Culture | “This trial is all show business”

AUTS’ Chicago offers more than glitz and glamour

Murder usually makes for good entertainment. The Arts Undergraduate Theatre Society’s (AUTS) winter production, Chicago, pairs calculated murder with desire for fame and sex. Its characters prance and sing against a ritzy, prohibition-era backdrop with callous indifference to their crimes. This showy exterior, however, hides the fact that satire, not glamour, is what sustains Chicago – a feature of the story thankfully highlighted by director Debora Friedmann.

The musical turns around Roxie Hart (Vanessa Drunsnitzer), a chorus girl who murders her lover and convinces her husband to take the rap, only to be found out and sent to prison. Facing a trial that might result in a death sentence, Hart is desperate – but not remorseful. Her associates on the cell block are a colourful array of criminals, all of whom are jailed for similar reasons. Mama (Nour Malek) controls the jail, but Roxie’s real nemesis is Velma Kelly (Natalie Aspinall). A vaudeville-washout turned murderer, Velma hopes to capitalize on the press obsession with her case to revive her career. This is Roxie’s plan, too: though she initially contacts celebrity lawyer Billy Flynn (Kenny Wong) to help clear her name, she quickly begins to pine for glamour and recognition.

“[I] decided to simplify everything and rely solely on the movement and the acting to tell the story.”

AUTS’ production began cautiously on opening night, with actors taking time to ease into their roles, and their voices. A few gags fell short, but Roxie’s arrival in prison marked the turning point. The cast came into their own with inmates dancing and singing the “Cell Block Tango,” an act that puts a humorous twist on a catalogue of murders. Generally, the singing in AUTS’ Chicago is commendable. Especially strong performances came from Drunsnitzer as Roxie and Jessica Eckstadt as Mary Sunshine, a naïve but loveable columnist who delivers her songs in a comically grand falsetto.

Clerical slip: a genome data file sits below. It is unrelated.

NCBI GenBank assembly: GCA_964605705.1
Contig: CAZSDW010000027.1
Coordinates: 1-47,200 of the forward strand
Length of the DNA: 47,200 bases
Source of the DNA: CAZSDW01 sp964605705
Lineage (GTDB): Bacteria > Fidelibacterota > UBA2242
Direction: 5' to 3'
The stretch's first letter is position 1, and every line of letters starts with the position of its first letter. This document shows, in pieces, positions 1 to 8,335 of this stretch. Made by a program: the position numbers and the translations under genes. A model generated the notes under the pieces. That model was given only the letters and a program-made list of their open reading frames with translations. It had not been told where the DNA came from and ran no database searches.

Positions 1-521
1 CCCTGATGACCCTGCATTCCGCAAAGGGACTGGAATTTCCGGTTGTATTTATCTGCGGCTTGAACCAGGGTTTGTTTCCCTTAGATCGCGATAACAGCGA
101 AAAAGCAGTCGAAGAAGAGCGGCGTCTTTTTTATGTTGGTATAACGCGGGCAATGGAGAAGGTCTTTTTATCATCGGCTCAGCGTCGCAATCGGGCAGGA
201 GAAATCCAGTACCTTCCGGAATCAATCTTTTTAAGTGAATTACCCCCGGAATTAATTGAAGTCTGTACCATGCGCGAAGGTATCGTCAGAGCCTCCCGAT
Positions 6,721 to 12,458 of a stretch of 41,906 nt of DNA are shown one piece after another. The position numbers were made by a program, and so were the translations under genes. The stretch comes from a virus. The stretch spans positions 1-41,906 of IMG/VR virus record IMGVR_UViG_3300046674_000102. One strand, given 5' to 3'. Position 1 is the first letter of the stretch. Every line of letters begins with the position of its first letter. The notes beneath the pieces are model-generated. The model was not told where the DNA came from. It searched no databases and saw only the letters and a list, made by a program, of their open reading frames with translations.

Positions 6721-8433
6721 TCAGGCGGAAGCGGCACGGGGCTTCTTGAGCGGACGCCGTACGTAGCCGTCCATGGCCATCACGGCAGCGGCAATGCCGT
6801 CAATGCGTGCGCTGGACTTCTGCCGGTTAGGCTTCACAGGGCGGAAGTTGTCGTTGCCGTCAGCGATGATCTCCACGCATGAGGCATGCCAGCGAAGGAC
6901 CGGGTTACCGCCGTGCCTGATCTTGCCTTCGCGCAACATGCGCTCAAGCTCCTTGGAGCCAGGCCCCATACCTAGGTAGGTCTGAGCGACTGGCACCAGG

The show overall was more impressive when it came to the less theatrical sequences, particularly those that satirized the corruption of the American justice system.

The success of character-driven shows like Chicago relies on strong individual performances. Part of the charm of the AUTS production is its pared-down aesthetics, which focus our attention on these compelling characters. The “Cell Block Tango” routine takes place on the minimalist, jazz-bar set, cleverly lit with showbiz spotlights or cabaret shades of red; the simplicity unclutters any distractions. In an interview with The Daily, Friedmann discussed this set choice, stating that she “decided to simplify everything and rely solely on the movement and the acting to tell the story.” Friedmann explained that, accordingly, rehearsals for the show were “focused on training the hell out of the performers,” noting that this production differs from more typical Broadway productions in its simplicity.

In relying on movement and acting to tell the story, the show was particularly successful. However, the show overall was more impressive when it came to the less theatrical sequences, particularly those that satirized the corruption of the American justice system. Presumed innocent by Mama, a Hungarian woman (Colby Koecher) asks, “Will Uncle Sam like me?” in an increasingly desperate tone before being hanged. Disturbingly too, the press corps is choreographed to bob around like marionettes, manipulated by lawyers who distract them from the truth. Finally, in the closing act, Velma winks at the audience and says, “America is a fair and just country.” There is open laughter from the audience.

After a year marked by judicial failures in the U.S., the satire is particularly poignant. The strength of AUTS’ Chicago is that it underlines the message of the original play, but does so while incorporating the best traditions from the Broadway version: it’s funny, it’s sexed-up, and the music is catchy. Chicago definitely entertains, but it also points to the disturbing link between trials and show business, provoking us to reflect on what lies behind the act.


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